Why Are We Photographers So Tribal?


Apparently, I am an iSheep. It's an interesting name that I occasionally get called when I am commenting on a post that is about IOS vs. Android. Apparently, as a reasonably educated, tech savvy individual, I am not capable of picking the right device for my needs.

There are striking parallels in the photographic world. Recently I wrote an article about how breaking my Nikon lens led me to use Fuji cameras. The article was based on a loose brief given to me by the editor here at Lightstalking and was meant as a light hearted anecdote on how I changed camera systems.

Many people saw it for that, some, however did not. Several people accused the article of being a paid advertising for Fuji. It was not. Legally and morally we have to declare if someone is paying for an advert or has provided a product for review. Sadly I am nowhere near important enough to warrant such attention from major companies, the cameras I talked about were all bought and paid for with my own money.

This leads us back to me being an iSheep. Android/IOS is a famous rivalry online. So is Nikon and Canon, Full Frame/APS and DSLR/Mirrorless. But why do people get so tribal over inanimate objects?

Using an iPhone apparently makes me an iSheep. By Gonzalo Baeza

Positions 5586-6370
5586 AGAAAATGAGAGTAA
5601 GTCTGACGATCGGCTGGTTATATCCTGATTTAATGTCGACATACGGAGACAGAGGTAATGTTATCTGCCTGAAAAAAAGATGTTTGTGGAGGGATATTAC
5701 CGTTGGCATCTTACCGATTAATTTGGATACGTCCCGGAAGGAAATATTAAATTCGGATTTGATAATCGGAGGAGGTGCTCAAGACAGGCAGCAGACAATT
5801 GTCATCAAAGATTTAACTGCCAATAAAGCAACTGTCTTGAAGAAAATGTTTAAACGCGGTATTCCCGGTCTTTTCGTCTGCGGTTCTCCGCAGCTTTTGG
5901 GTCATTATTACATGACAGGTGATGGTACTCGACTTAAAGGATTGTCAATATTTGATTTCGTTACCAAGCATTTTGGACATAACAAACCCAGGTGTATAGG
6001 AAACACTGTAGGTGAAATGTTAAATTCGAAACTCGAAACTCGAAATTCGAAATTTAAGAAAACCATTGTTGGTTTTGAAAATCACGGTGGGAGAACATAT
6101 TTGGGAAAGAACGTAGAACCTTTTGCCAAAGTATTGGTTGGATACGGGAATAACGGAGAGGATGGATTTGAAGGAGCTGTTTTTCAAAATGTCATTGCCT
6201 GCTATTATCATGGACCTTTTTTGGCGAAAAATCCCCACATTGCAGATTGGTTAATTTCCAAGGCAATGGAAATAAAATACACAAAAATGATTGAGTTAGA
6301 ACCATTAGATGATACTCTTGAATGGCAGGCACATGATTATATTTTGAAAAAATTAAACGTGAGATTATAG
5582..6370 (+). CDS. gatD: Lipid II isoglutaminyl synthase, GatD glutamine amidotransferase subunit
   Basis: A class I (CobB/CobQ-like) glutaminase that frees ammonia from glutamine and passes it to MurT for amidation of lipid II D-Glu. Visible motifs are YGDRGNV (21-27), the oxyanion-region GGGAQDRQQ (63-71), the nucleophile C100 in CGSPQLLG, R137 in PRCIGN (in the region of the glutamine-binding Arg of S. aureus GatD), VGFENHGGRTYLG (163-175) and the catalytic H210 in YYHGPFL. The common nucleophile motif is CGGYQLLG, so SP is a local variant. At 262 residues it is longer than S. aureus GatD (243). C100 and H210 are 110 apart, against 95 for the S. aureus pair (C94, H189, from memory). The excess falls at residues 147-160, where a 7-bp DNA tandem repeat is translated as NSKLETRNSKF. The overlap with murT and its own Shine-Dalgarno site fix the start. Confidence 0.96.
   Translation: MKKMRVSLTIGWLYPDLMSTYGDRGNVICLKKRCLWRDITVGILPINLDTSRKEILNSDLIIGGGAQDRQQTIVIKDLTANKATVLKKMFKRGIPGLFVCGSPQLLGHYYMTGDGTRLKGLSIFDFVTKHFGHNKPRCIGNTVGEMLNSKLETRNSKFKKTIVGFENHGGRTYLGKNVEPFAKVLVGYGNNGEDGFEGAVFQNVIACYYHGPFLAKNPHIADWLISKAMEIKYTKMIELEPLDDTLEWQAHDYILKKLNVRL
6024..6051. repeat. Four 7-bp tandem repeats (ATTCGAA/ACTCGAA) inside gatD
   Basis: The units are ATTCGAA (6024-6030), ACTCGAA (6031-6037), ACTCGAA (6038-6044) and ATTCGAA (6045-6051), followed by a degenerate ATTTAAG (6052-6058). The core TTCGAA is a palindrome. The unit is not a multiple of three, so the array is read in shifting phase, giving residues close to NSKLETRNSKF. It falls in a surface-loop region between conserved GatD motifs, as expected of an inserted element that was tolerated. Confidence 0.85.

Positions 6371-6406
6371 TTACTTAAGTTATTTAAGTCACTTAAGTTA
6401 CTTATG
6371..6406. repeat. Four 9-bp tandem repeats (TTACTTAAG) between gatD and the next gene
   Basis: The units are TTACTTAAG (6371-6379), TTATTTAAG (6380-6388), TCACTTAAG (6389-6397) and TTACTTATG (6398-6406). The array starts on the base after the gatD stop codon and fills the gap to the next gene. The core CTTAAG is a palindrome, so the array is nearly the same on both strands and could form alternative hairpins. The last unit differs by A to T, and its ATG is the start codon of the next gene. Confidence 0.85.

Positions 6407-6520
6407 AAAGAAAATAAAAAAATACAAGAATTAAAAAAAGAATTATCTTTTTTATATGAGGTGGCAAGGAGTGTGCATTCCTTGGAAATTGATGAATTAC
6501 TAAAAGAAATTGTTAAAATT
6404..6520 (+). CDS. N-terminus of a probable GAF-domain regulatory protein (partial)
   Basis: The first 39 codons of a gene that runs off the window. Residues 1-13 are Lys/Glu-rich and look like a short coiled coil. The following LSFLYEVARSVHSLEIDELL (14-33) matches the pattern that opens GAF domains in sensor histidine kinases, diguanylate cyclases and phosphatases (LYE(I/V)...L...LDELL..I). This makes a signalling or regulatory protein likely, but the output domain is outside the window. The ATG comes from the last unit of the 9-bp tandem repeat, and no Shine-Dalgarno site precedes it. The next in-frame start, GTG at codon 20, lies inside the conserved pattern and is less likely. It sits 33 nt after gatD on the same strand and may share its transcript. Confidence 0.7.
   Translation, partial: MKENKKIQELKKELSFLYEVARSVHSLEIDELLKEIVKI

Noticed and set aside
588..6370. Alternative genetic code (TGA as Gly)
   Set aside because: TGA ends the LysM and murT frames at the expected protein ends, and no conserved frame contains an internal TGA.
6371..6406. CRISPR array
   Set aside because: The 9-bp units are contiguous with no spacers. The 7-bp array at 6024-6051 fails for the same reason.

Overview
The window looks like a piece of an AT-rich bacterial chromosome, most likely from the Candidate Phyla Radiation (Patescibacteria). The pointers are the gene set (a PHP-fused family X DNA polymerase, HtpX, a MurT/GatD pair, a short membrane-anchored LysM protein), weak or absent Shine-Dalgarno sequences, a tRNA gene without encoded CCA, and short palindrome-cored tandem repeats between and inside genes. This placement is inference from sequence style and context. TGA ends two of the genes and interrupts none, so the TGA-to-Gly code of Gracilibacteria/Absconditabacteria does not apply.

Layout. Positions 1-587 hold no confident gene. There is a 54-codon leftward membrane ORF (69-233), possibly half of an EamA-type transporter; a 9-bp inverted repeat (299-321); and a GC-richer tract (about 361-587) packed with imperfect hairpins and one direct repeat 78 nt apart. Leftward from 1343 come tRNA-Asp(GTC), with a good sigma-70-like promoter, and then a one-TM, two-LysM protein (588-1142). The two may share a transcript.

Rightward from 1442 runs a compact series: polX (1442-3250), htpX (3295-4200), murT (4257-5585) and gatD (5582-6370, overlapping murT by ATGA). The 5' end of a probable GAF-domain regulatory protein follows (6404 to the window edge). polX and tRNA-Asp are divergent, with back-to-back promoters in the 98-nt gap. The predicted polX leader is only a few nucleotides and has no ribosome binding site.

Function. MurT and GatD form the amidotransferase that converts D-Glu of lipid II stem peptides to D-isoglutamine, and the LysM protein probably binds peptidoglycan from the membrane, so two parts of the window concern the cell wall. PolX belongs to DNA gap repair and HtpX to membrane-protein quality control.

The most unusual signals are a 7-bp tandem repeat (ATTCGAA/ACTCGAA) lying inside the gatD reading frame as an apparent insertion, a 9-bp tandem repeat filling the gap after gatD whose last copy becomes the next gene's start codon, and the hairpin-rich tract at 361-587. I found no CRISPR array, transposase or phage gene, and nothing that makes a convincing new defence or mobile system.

Why Photographic Tribalism?

As photographers, we are artists. As artists we often seek praise and confirmation of our talents. Our cameras are the enablers of our talents. We spend substantial sums not only on the bodies but on the entire ecosystem, lenses, flashguns and much more. We invest huge amounts of our time researching the best equipment to suit our own needs. Then some photographic wannabe comes along and writes about how he or she changed from this system to another.

Don’t Be Offended by My Choice

The problem is that some people take offence to this. How dare this other person suggest that my choice is not good. Who does this person think they are, preaching to me?  In virtually every case though the complainer is completely missing the point.

Read the article carefully, watch the video intently. The author is not saying your choice is wrong they are saying your choice is not the right choice for them. Its a huge difference but sadly one that a minority people find difficult to differentiate between. Very few articles I read or videos I watch are bashing products – they are simply expressing an opinion about something that is better suited to their needs. Praising a product because you like it should not be seen as bashing another product, thats a very odd choice of logic.

I choose this. Not to offend others but because it suits me. By Aleksey Gnilenkov

Tea or Coffee

Let's apply the logic used on something more mundane. Lets say I don't like tea, It just does not agree with me and for me coffee is much nicer. Would I expect my friends and peers to go on a tirade on how tea is much healthier and I should be drinking it over coffee? No I wouldn’t. Yet when it comes to more expensive products, a few of of us become incredibly tribal about them.

Shall we have an argument about this? By Camila Tamara Silva Sepúlveda

Comparing the Specs